US releases list including names of Russian oligarchs but declines to implement new sanctions | TheHill


The U.S. Treasury has released a list that includes the names of Russian business and political figures, but the Trump administration declined to implement new Russia sanctions.

The report has the names of senior members of the Kremlin, CNN reported. It also includes the names of Russian oligarchs with a net worth of or more than $1 billion.

The administration clarified the report was not meant to be a "sanctions list." 

The list included 114 senior political figures with ties to Russian President Vladimir Putin, according to CNN. It also had 96 oligarchs.

Russia warned that publishing the names could have "very, very serious consequences," according to CNN.

"This is another step, which, obviously, leads to further escalation of tensions," Aleksey Chepa, deputy chairman of the State Duma's international affairs committee, told official news agency RIA Novosti.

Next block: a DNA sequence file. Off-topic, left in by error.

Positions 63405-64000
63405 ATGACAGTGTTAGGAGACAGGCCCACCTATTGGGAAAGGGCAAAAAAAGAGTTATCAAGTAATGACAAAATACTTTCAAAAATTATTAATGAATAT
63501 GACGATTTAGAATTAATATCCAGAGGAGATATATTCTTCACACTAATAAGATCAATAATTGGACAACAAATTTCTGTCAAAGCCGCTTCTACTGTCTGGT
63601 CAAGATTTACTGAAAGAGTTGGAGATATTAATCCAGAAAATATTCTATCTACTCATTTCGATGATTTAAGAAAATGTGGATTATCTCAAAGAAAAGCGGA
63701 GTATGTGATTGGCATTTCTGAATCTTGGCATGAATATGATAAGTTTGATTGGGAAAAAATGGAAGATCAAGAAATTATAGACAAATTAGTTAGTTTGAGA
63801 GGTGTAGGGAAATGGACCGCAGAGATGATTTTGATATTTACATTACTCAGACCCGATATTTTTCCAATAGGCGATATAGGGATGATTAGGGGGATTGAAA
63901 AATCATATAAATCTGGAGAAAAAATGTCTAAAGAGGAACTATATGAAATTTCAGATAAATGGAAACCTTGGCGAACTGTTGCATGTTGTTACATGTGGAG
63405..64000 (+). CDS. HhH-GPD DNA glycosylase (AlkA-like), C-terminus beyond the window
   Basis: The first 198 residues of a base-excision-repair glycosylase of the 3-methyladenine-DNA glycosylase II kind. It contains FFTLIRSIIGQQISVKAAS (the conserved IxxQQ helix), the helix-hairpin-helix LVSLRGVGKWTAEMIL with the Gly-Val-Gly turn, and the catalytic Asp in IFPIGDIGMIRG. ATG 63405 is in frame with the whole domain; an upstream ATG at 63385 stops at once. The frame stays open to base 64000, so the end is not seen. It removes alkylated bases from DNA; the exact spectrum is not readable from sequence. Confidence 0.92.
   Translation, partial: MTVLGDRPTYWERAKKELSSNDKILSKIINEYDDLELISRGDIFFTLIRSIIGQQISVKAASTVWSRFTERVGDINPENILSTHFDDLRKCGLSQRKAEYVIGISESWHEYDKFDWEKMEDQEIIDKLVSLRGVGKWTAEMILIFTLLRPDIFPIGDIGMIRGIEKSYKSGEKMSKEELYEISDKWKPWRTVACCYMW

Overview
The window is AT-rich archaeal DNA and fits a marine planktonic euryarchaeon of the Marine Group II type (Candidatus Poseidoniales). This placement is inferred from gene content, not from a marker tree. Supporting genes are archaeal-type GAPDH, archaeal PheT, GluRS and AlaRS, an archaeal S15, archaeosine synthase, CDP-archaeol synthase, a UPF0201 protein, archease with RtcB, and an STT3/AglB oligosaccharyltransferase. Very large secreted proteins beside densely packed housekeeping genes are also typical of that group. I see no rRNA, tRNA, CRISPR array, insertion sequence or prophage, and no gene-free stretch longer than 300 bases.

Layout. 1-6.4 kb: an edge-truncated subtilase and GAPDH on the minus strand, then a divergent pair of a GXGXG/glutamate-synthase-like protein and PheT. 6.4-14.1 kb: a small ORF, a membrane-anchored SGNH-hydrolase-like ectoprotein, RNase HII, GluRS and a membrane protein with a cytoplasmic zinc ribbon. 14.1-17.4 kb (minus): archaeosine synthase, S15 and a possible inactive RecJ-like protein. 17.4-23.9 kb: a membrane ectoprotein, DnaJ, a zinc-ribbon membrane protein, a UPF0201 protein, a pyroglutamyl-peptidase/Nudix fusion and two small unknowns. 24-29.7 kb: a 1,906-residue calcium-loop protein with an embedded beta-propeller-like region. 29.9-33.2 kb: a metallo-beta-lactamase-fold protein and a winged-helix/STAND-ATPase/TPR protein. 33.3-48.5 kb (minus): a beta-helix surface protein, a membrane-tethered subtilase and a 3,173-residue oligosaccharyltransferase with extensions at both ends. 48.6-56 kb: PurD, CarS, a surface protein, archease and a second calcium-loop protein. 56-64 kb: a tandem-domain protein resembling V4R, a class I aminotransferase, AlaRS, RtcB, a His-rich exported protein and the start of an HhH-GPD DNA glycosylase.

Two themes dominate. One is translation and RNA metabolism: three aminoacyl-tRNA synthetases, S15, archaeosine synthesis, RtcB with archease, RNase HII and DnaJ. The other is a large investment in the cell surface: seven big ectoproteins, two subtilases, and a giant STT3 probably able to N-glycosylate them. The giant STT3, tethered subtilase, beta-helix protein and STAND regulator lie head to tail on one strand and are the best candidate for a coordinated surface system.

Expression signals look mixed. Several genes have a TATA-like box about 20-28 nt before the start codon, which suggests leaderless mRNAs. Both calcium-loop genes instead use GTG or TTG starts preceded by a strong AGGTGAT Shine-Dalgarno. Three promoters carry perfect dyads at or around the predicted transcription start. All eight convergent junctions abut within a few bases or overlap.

Putin also said the move to release the list was a "hostile step," according to The Associated Press.


The release came after the Trump administration told Congress on Monday that bipartisan legislation passed last year authorizing new sanctions on Russia is already "serving as a deterrent," and there is no need to implement the penalties at this time.


A spokesperson for the State Department said the mere possibility of facing sanctions through the Countering America's Adversaries Through Sanctions Act has served as an effective countermeasure.

"Given the long timeframes generally associated with major defense deals, the results of this effort are only beginning to become apparent. From that perspective, if the law is working, sanctions on specific entities or individuals will not need to be imposed because the legislation is, in fact, serving as a deterrent," the spokesperson said.

The 2017 legislation allows President Trump  to postpone imposing sanctions on people or entities if he determines they are largely scaling back their transactions with Russia's defense or intelligence sectors, as long as he notifies the appropriate congressional committees at least every 180 days that they are seeing such progress.